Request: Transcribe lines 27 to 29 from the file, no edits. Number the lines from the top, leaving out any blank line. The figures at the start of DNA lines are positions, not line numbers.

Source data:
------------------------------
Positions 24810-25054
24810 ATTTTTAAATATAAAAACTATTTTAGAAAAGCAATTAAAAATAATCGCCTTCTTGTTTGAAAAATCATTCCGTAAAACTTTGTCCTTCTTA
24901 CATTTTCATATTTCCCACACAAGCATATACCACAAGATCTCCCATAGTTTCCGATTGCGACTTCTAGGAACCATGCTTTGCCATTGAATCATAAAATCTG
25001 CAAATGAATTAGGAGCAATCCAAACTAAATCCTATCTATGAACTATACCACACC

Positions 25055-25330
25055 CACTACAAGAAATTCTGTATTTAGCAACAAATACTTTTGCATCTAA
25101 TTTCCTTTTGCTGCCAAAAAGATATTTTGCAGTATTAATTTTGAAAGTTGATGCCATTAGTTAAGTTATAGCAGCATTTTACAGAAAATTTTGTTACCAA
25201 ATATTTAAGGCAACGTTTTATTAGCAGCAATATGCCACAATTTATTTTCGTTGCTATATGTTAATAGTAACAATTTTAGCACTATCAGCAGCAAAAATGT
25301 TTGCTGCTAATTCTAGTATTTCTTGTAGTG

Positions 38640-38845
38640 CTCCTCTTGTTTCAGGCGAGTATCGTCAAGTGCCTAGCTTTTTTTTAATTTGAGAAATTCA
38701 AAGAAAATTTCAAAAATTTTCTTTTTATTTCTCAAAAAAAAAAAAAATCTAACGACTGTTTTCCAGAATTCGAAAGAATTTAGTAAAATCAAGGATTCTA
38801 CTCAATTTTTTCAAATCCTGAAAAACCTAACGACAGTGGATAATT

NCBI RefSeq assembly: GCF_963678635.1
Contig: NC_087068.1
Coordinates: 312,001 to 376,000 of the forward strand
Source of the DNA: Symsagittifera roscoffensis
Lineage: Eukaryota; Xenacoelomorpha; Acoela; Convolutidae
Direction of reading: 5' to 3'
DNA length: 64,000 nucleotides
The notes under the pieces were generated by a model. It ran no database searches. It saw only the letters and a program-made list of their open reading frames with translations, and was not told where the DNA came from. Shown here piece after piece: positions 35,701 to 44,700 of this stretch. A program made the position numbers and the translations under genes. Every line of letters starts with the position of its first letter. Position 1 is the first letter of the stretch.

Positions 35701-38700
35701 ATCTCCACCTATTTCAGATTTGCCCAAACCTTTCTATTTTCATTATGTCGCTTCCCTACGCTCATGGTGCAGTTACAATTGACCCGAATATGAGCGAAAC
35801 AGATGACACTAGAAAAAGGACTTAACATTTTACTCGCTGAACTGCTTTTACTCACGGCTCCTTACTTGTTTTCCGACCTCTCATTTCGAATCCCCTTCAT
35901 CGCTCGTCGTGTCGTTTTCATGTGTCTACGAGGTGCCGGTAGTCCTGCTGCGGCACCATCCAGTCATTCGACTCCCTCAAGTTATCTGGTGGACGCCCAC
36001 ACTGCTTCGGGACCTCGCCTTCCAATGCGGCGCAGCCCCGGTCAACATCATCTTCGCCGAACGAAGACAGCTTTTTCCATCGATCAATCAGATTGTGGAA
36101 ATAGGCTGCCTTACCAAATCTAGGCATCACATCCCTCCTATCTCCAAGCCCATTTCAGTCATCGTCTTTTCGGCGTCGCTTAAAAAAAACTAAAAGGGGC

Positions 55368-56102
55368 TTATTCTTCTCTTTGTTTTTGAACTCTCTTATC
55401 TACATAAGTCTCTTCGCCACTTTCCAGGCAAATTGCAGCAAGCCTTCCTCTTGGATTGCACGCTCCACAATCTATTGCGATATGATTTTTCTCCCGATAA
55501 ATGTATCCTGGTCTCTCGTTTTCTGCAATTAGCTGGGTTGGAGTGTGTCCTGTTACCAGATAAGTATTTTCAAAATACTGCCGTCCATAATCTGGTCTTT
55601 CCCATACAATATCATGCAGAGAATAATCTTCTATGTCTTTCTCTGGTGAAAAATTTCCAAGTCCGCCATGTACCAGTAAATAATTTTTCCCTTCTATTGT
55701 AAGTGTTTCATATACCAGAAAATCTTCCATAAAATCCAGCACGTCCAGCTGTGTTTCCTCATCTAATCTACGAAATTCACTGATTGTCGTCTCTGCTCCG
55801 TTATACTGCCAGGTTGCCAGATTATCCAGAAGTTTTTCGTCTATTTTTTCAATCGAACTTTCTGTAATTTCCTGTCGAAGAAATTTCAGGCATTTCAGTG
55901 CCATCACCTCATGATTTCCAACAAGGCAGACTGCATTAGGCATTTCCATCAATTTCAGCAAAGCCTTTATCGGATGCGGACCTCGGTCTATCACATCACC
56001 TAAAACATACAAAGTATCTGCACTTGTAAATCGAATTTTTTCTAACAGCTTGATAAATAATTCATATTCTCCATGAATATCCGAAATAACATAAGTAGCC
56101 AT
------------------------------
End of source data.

36101 ATAGGCTGCCTTACCAAATCTAGGCATCACATCCCTCCTATCTCCAAGCCCATTTCAGTCATCGTCTTTTCGGCGTCGCTTAAAAAAAACTAAAAGGGGC

Positions 55368-56102
55368 TTATTCTTCTCTTTGTTTTTGAACTCTCTTATC